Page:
I went to see Shalom and Varda Yoran at their home in Tel Aviv. We became friends following 2001our meeting in New York. Actually, I was at their beautiful home in Long Island, New York, during my visit to the US early this year. It was a great pleasure to be at their home in Israel. Shalom is legendary person. He was a fighter against the Nazis during World War II and served in armies of four countries: Poland, the Soviet Union, British and Israel, in his early life. Varda, who speaks Chinese with the Tianjin dialect, was brought up in Tianjin China as her parents came and live in that city. She came to Israel after the establishment of the State of Israel. We had a wonderful conversation and agreed that our Center will translate Mr. Shalom Yoran's most celebrated book: "The Defiant: A True Story" (published in 1996, The Book Guild Ltd.) into Chinese to make his book available to Chinese readers.
I also met Moshe Berlin and his wife. Berlin is former trustee of the Rothschild Family Foundation and has been very supportive to many of our projects. We corresponded for years, and I was delighted to finally meet him this time in Jerusalem. I also met. Michael Freund, another benefactor of our programs.
While in Jerusalem, I was introduced to Manfred Gerstenfeld, Chairman of the Steering Committee of Fellows of the Jerusalem Center for Public Affairs through Larry Pfeffer and Aryeh Gallin, who runs Root & Branch. We had a wonderful talk. He was very kind and invited me to speak to his organization next time I visit Israel as well as agreeing establish a tie between his Center and our Center and to enroll us on their list to receive updated information about the situation in Middle East.
I am very glad to report that we have already received a "Daily Alert," an internet publication by his Center.
On May 29, Prof. Menachem Friedman, a well-known sociologist at Bar-Ilan University and a top scholar on Ultra-Orthodox studies, who was one of three instructors who taught at the Workshop of Jewish History and Culture I organized in summer of 2002 in Nanjing, picked me up from Dan Tel Aviv Hotel to visit an Ultra-Orthodox neighborhood of in Jerusalem. Under his guidance, I had a very interesting visit to the area and learned a great deal about the community. He also took me to visit the Mir Yeshiva, perhaps the best known yeshiva to Chinese scholars in the field of Judaica because the yeshiva, originally located in Eastern Europe, miraculously escaped from the Holocaust when its members fled to Shanghai during World War II. After the War, some of its rabbis and students settled in Israel while others immigrated to the US. The yeshiva that I visited was set up by those who had survived the Holocaust in Shanghai. It was a surprise for me to see so many students studying there today. Prof. Friedman and his wife kindly invited me to participate the brith (circumcision) of their relative's son in Jerusalem the next day.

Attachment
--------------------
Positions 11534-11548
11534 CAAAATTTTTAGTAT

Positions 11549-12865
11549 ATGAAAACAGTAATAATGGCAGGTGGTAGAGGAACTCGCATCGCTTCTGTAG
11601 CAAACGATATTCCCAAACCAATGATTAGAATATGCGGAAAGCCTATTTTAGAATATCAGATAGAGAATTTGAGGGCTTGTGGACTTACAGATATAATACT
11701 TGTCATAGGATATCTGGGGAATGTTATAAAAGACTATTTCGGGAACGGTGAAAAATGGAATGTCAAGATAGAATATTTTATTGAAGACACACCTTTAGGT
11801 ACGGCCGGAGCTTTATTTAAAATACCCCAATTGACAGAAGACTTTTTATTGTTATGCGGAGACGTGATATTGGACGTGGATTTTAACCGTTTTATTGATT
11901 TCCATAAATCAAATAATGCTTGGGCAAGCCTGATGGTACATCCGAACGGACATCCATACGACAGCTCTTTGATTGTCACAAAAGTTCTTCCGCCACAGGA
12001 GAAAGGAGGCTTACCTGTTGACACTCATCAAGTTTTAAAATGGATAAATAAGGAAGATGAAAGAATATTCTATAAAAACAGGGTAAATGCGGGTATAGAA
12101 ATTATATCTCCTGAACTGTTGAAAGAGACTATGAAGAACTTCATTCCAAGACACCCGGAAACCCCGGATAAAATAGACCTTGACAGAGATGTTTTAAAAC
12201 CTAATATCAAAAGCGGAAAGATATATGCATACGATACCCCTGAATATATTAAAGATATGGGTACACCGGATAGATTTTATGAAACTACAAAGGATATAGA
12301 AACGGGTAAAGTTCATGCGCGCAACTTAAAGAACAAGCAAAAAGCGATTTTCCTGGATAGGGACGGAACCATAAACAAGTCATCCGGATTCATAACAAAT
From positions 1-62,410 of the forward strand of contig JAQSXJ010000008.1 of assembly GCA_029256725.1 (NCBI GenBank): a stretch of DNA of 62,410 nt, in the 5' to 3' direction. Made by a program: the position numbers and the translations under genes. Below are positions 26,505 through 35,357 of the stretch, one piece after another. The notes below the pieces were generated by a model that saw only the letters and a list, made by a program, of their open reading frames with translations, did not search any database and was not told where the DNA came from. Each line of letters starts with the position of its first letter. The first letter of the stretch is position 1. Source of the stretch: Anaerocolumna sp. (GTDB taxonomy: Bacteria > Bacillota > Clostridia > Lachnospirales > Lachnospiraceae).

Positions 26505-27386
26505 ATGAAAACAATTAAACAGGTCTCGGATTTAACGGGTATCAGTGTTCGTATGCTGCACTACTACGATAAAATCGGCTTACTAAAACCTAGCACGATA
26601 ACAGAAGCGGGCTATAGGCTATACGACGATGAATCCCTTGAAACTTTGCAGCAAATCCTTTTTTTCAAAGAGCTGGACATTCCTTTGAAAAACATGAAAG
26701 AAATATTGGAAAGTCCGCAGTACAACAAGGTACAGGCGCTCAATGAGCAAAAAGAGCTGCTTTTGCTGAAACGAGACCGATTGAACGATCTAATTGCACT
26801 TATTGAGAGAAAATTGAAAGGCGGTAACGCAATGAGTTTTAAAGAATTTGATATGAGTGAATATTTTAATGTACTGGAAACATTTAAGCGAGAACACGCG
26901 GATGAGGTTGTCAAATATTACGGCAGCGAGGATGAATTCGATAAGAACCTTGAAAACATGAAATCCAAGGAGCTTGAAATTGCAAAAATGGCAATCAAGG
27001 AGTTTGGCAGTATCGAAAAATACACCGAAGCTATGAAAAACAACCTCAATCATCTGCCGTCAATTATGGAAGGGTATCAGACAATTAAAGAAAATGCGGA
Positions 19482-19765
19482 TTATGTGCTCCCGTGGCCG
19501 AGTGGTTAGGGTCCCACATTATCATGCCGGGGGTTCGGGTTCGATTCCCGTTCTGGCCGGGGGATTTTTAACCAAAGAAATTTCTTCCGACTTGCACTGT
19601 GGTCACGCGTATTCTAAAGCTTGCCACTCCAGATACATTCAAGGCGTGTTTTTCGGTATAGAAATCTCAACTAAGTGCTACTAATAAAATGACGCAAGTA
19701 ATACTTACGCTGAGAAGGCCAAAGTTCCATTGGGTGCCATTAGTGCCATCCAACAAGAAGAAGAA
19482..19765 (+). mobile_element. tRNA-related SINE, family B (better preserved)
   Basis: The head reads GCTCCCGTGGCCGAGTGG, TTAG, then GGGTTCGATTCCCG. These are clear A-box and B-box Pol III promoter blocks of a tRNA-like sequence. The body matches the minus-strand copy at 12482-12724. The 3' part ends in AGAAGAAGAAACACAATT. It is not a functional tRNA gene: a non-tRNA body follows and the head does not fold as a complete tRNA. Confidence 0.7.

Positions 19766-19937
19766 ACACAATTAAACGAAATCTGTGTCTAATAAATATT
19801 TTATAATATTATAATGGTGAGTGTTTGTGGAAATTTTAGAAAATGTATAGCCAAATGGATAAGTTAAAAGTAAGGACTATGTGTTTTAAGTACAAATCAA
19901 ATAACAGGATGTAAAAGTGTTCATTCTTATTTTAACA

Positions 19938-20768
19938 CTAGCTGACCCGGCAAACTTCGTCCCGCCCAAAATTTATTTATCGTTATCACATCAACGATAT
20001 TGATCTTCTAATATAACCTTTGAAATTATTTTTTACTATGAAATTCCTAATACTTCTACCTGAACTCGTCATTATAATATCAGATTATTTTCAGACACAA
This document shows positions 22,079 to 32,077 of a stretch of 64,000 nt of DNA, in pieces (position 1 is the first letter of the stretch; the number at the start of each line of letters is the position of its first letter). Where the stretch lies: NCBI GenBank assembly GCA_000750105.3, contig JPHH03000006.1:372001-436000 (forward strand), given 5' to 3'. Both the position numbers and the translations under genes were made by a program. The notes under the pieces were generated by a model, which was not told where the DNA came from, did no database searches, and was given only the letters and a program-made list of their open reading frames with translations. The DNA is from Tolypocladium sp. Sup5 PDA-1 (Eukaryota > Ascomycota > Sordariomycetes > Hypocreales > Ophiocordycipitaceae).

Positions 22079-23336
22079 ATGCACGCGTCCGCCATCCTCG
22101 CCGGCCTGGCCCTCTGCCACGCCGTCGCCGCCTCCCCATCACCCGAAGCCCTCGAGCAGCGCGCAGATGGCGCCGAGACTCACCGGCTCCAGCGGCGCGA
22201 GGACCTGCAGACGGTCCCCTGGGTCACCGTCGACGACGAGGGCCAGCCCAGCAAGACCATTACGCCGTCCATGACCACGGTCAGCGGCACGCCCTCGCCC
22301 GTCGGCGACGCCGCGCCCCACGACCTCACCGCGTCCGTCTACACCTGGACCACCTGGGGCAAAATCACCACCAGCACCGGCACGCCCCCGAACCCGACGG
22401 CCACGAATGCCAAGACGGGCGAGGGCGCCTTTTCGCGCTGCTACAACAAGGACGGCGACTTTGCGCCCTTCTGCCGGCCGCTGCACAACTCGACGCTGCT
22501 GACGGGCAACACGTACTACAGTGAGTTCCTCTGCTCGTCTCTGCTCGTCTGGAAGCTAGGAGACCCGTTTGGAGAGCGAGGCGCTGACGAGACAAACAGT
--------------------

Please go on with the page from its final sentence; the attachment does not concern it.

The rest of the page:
I was kindly invited to spend a Sabbath with Prof. Aaron Demsky of Bar-Ilan, who participated the International Symposium on the History of Jewish Diaspora in China organized by the Center for Jewish studies at Nanjing University, and his family in Efrat, a Jewish settlement in the territories on the West Bank. He showed me around the settlement and told me its history. Most people who live there are religious professionals. I attended both Sabbath evening and morning services there. In the late afternoon, Prof. Demsky invited over 20 his colleagues and friends home to meet me. It was a lovely experience.
Like many of the trips I have taken outside of China in the last several years, this one was also filled with talks. Besides a "formal" lecture at Bar-Ilan on the day of the ceremony, I was invited to deliver three talks in Jerusalem and one in the city of Ra'anana. It was exciting to see many people attend, which is no doubt a sign of friendship between our two peoples.
While I had many interesting exchanges with people in the audiences, one of the most fascinating was the meeting with Avraham Schwartzbaun, author of The Bamboo Cradle, a book relating a Jewish father's story after he adopted an abandoned girl at a train station in Taiwan, which I had read nearly 15 years ago when I started Jewish programs at Nanjing University. I was very much touched by the story and often mentioned it to my students. He and his wife, Rochel, came to my last lecture at the OU Israel Center in Jerusalem on the eve of my departure. Rochel, who speaks excellent Chinese, first greeted and congratulated me on the degree I received. She told me that they enjoyed my talk thoroughly before they told me who they were. I was suddenly reminded of the book. Schwartzbaun has not changed much from his picture on the book cover, as far as I could remember. I was overwhelmed when at the revelation. During our brief conversation, I asked about their daughter. Rochel removed a picture from her purse showing her daughter and her handsome husband, surrounded by six children: one girl and five boys. "How nice," said I. " She really multiplies." "So does your Judaic programs in China," they replied. She put the photo in my hand as a souvenir.